Here she is down in the passenger seat well, with zero clue how to get back on the seat. I prompted her numerous times, but, she would only follow my hand with her upper body. Eventually, I gave her a little boost on her butt. She showed her appreciation by giving me kisses once she was on the seat and comfy again 🙂

Jenga: After 2 Weeks.

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Two weeks have gone by. In the space of 14 days, it feels like we have watched the evolution of a dog. As is usually the case, as she has started feeling better and becoming more comfortable, Jenga has become almost a completely different dog. In mostly good ways…the ways that aren’t so good are completely workable. The positives highly outweigh the negatives and she continues to become more enjoyable every day. She is by far the goofiest dog either Paul or I have ever met. She has zero clue how big she is, and, though that sometimes manifests itself as a paw to the face, it is extremely funny to watch her pounce around like a puppy or a chihuahua. But, because an adopter may not find it quite as funny, we are working on not jumping… a lot. You can see how hard it is for her to not jump, she literally seems to be bursting with excitement at times. But, she enjoys treats and praise so much, that keeping four on the floor to get what she wants is becoming easier for her.
Another thing we are working on is chewing. It is pretty obvious at this point that Jenga never had an appropriate toy to help her get her energy out. She is a big fan of Paul’s shoes, so, we have to be careful not to leave them around, or, they will end up in bed with her….just like towels or the bathroom rug. She still doesn’t do anything to those items, just likes to have them with her. The shoes on the other hand, if given enough time, I have no doubt she would chew on them til they were in bits. Her favorite toy is the super- hard Nylabone and she will chomp on that for hours. This is another issue that I know we can work out, and simply replacing the wrong item with the appropriate one seems to do the trick. She also loves Kongs, and will try to get food out of them long after it is gone. She is amazingly skilled and patient with these.
We have been working on crate training, too, and this part is going amazingly well. I admit to suffering from a bit of crate- guilt, despite knowing better. Rocco routinely crated himself for years and chose to hang out in there even when he didn’t have to, and Jenga seems to be making the same choice. She is in there right now, sleeping, as we are trying to build up the length of time she spends in there. She does whine a bit at first when we leave, but, settles down quickly and seems much less anxious in there resting than just in the bedroom.
Working with and getting to know Jenga has been a true pleasure. She is totally treat and praise motivated, and is willing to try just about anything. She is very trusting, and I would consider her a “soft” dog. We have done some group walks, which have gone well and she and Rocco can take treats near each other….but, crossing a physical threshold is something that has only happened due to Jenga escaping. I simply do not trust Rocco enough, and unlike Angie, who would give it right back, Jenga sort of shrinks away from his bullying. However, Jenga has escaped twice and honestly, it was kind of funny…she sort of slinked into the living room and this morning she just came up on the couch. It took Rocco a minute to realize that she was there, and of course, he started acting like a jerk as soon as he did, so she had to go back in the bedroom. I have a friend I trust coming to help us with this later this week, and until then, we’ll continue pack walks and slow intros. Jenga and our cat Trixie are in love, though, and sniff and roll around on the floor with each other through the gate. It’s very sweet and a good indication of how easy- going Jenga is.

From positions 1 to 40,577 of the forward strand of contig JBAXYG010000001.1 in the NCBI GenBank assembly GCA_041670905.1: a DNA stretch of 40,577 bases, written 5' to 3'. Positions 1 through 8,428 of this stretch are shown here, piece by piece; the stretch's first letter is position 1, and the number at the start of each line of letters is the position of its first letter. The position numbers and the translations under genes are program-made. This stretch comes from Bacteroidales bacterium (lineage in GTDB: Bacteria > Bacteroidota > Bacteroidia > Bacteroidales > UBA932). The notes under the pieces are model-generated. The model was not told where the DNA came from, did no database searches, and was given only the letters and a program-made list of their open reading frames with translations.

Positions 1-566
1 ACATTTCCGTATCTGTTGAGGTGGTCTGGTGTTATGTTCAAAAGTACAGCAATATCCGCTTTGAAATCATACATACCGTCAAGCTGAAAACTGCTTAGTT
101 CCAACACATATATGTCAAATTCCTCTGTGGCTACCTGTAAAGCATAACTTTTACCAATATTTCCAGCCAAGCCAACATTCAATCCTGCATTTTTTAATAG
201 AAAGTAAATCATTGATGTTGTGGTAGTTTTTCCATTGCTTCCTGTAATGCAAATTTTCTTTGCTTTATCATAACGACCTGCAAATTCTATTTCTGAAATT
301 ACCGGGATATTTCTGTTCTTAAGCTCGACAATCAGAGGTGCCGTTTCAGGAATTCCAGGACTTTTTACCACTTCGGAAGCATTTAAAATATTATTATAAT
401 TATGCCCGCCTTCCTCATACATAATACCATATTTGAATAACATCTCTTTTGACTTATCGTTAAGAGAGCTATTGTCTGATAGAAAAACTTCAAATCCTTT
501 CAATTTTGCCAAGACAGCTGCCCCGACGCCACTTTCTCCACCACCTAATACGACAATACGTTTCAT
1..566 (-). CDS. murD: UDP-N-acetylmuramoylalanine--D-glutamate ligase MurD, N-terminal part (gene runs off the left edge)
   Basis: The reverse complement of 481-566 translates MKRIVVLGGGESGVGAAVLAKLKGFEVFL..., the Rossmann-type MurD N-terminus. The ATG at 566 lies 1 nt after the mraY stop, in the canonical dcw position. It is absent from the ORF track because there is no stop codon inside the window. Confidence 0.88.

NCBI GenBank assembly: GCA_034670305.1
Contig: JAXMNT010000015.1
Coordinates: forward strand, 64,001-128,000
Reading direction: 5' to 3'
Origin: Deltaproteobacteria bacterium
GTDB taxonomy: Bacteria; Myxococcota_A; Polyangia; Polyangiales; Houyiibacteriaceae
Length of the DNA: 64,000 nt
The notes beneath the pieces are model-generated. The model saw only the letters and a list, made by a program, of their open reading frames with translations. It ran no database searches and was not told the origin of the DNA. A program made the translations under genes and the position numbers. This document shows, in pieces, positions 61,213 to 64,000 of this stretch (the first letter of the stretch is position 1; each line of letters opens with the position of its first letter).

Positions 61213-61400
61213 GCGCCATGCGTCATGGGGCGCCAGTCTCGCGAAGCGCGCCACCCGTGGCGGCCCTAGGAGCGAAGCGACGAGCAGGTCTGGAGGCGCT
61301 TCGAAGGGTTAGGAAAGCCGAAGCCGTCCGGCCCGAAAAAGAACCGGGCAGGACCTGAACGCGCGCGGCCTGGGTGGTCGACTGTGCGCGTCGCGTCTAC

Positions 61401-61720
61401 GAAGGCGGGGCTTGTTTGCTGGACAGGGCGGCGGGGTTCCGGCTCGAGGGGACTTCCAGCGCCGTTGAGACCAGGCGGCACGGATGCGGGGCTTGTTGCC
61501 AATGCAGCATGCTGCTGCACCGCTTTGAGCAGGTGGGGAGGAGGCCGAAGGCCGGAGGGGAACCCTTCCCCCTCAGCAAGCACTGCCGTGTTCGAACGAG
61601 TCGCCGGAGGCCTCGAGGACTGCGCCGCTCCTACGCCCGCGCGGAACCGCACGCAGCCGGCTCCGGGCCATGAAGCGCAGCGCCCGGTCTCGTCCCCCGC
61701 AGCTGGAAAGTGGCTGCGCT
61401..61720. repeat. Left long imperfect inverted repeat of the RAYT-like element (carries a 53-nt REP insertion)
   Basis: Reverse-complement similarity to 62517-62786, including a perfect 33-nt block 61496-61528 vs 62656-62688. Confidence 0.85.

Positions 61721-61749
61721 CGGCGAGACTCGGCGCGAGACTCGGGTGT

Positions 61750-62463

This week, she will get a final skin scraping to make sure the mange is gone and if it is, we will schedule her spay surgery. Once she is spayed, she can be adopted. Even as I type that, I get a lump in my throat. Just like with Angie, watching Jenga become healthy and happy has been an amazing experience. Becoming a foster parent has been one of the most rewarding experiences of my life, and, though last night I called her “my” Jenga, we don’t intend to keep her. As another friend said, our mantra is “revolving door….revolving door”.
If you know of anyone who might be interested in adopting Jenga, please give them my email address: lorosuzo@yahoo.com. It will be a few weeks yet, but, the more interest, the better. Plus, if she is a not a match, I am more than happy to try to find another dog that might be a fit at the shelter. 🙂
This is the gorgeous girl outside yesterday in the sun!

A few other things worth reporting….Lovefourpaws will receive a portion of the sales from this event, which opens this Friday, to help the shelter animals. In addition to photographs of some of our adoptables, there will be adoptable animals there! This is a really exciting event, for those of us who love animals and who want to support local artists!


Another exciting thing happening for us, is that our business “La Dolce Doggie” is ready to launch! After a year of upheaval and deciding that a move to Georgia was not the best thing for us, we are starting a pet- sitting, dog walking and training service, which will serve primarily New Hope, Pa. but, we will be available for weekend sleep- overs further away for those who like their furbabies to have overnight company. The start of this business will bring us closer to our goal of saving more homeless animals and we have big dreams and plans! Please, keep us in mind if you are looking for an experienced (I had a business doing exactly this in Baltimore) service that will provide the highest level of care for your beloved beasts! Visit our awesome website, created by Paul for more information!